SOLIDARITY PICNICSaturday, September 21Family TimeNoon - 4:00 p.m.Adult Time5:00 p.m. - 11:00 p.m.There will be no parking available at the hall during familyhours. Shuttle buses will transport people from the West GAparking lot to the hall.Parking will be available at the hall throughout theremainder of the evening for American-made, unionmadevehicles.Giant inflatablesFort Wayne Children’s Zoo PresentationPetting zooDunk tankCarnival themed games with prizesMagicianCornholeMad Anthony brew tastingLive music from Good Night Gracie6:00 p.m. - 11:00 p.m.*There will also be a fun surprise*Food during the day will include: hot dogs, hamburgers,chips, cookies, water and soda. There will also be cottoncandy and a Sno-cone machine.Blue Smoke Stackhouse will be catering BBQ during theevening. There will also be water, soda and adultbeverages available.CAR SHOW(In conjunction with picnic)Registration: 10:00 a.m. - NOON day of showMember’s Fee: Free with IDNon-member’s: $15 (includes entry to picnic)Awards will be given to Top 15 vehicles plus “Best of Show”Voting ends at 2:00 p.m. and trophies will be handed out at 2:30 p.m.*UAW Local 2209 is NOT responsible for any damage to vehicles.*Bow Safety ClassSaturday, September 78:00 a.m. - 4:00 p.m.The Conservation & Recreation Committee would like toinvite you and your families to a FREE one day BowSafety Class at the hall.President of the Indiana Bowhunting Association andLocal 2209 member Jamie Olson will be the Instructor.Donuts and lunch will be provided.Call the hall to register (260) 672-2209.Education Committee ScholarshipGolf ScrambleSunday, August 11Location: Brookwood Golf ClubRegistration: 10:15 a.m. - 10:45 a.m.Shotgun Start: 11:00 a.m.Fee: $65 per person or $260 per teamDeadline: Entries must be submitted tothe hall by Friday, August 2.Bring a plastic jar of Peanut Butter or Jelly and receive araffle ticket for a chance to win a 40”, American made, flatscreen television. Limit one free ticket per person.5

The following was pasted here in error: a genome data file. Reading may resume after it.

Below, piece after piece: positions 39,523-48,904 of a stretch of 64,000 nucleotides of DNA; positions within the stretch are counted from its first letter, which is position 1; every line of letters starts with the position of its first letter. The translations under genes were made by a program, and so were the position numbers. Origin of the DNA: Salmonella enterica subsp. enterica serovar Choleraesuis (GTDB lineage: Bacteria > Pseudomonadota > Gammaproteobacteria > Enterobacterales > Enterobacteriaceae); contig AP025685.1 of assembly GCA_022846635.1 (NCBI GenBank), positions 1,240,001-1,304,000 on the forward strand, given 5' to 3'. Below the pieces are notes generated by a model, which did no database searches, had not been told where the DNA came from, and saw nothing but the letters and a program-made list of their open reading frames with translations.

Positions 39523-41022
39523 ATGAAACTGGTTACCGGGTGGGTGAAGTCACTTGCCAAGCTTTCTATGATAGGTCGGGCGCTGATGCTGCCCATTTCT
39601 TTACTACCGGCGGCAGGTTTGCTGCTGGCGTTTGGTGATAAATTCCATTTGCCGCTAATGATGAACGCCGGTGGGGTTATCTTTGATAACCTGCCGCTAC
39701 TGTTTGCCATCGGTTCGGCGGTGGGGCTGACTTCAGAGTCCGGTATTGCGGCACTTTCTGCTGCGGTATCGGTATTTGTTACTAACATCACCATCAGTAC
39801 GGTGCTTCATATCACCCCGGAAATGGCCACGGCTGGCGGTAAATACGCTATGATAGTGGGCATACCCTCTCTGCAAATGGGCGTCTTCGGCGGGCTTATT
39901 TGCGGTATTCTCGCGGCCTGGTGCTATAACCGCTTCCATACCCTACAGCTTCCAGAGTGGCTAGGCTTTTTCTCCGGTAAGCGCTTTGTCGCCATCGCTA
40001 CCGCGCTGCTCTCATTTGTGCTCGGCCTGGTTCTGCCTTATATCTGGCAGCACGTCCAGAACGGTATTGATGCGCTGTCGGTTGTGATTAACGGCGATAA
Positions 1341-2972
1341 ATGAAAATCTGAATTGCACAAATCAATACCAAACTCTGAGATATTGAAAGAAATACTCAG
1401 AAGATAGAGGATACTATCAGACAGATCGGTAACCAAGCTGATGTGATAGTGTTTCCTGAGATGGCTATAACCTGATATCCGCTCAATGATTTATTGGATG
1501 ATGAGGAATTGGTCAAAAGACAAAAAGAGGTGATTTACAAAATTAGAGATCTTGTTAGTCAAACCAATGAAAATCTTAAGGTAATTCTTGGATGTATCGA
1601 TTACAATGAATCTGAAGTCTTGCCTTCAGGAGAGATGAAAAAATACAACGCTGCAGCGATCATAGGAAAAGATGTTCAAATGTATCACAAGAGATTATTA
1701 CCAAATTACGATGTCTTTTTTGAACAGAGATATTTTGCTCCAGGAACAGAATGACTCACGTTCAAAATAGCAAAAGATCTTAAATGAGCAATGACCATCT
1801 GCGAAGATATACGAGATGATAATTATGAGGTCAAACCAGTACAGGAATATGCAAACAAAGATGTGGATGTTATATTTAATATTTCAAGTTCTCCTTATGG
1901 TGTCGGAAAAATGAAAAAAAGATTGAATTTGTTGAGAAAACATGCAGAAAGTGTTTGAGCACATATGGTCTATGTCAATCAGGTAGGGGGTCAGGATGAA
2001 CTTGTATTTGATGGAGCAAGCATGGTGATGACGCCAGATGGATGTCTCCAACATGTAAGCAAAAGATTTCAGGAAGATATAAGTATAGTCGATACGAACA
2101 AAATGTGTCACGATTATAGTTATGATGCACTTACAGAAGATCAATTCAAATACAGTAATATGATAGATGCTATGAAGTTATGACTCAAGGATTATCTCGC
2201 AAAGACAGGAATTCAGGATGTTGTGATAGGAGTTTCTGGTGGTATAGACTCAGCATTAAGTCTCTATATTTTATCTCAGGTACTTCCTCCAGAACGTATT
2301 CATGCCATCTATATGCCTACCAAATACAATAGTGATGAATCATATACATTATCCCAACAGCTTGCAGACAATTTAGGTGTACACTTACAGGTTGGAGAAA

“BROTHERS ON THE LINE ”DIRECTOR SASHA REUTHER VISITS 2209At the May membership meeting, SashaReuther, grandson of Victor Reuther, presentedhis film “Brothers on the Line” and participatedin a panel discussion with area labor groups.Q- Other than your familial connection to theReuther brothers, what made you decide tocreate this film?A- It really came about out of a sense that thiscrucial piece of American history was simply lost tomy generation and younger. There was little if anyLabor history in my high school text books. Mypeers had no knowledge of the Labor movement’scontribution to the civil rights struggle, in buildingthe middle class, etc. Unions are tightly woven intothe fabric of our nation and thathistory has been buried. So, I was ona mission to at least reintroduce myfamily’s role in that importantchronology. As a filmmaker withunparalleled access to engagingmaterial, how could I not dive in?Q- Do you have any stand-outmemories of your grandfather,Victor, that you would like toshare? What would he say aboutthis film if he were here to see it?A- My grandfather andgrandmother, Sophie, wereespecially welcoming. I canremember gatherings at their beautiful home inWashington, DC. Typically, they would be hostingan informal dinner for a labor leader or otherforeign dignitary. Family and close friends wouldbe invited as well. To top it off, there would alwaysbe a few seats added for the gardener ormaintenance person or someone who happened tomake a delivery to the house that day. Everyonewas treated with the same generosity of spirit. Itspoke to my grandparent’s passion for equality andmixing of cultures. If my grandfather were alive tosee this film, he would be enormously proud,especially for its honest portrayal. My crew and Itook the effort to give a balanced perspective; toreveal the complex and sometimes controversialdealings of powerful men and not just their heroicachievements. Detractors of the Reuther brotherswere given a voice as well. Victor would see thosescenes as essential lessons for young activists andleaders today.Q- Do you consider yourself to be a laboractivist?A- In a sense, yes. My filmmaking is my activism. Intheaters, on TV, or through the web is the best wayto engage and inspire. While I have yet to be atrade unionist, I can carry on my family legacy byrecalling the lost histories ordocumenting today’s struggles. Thisdelivery system is so importantbecause, as I mentioned, most of mypeers probably couldn’t name a pastor current labor leader, aside fromJimmy Hoffa. I know that there arepositive worker stories out there andunions involved in courageouscommunity-building. Movements willhappen but, to reach a broadaudience, the message must bepackaged for the short-attentionspan,user-friendly, digital world. Thatis my contribution to labor’s arsenal.Q- You have mentioned that you find itsurprising how little people know about thehistory of the labor movement. Why is itimportant for young people to understand ourhistory and how can we ensure that they arebetter educated in the future?A- It is important for young people to understandthat the history of labor was much bigger than theworker vs. management struggle. Labor’saggressive political and community actioncomponents offered checks-and-balances to the6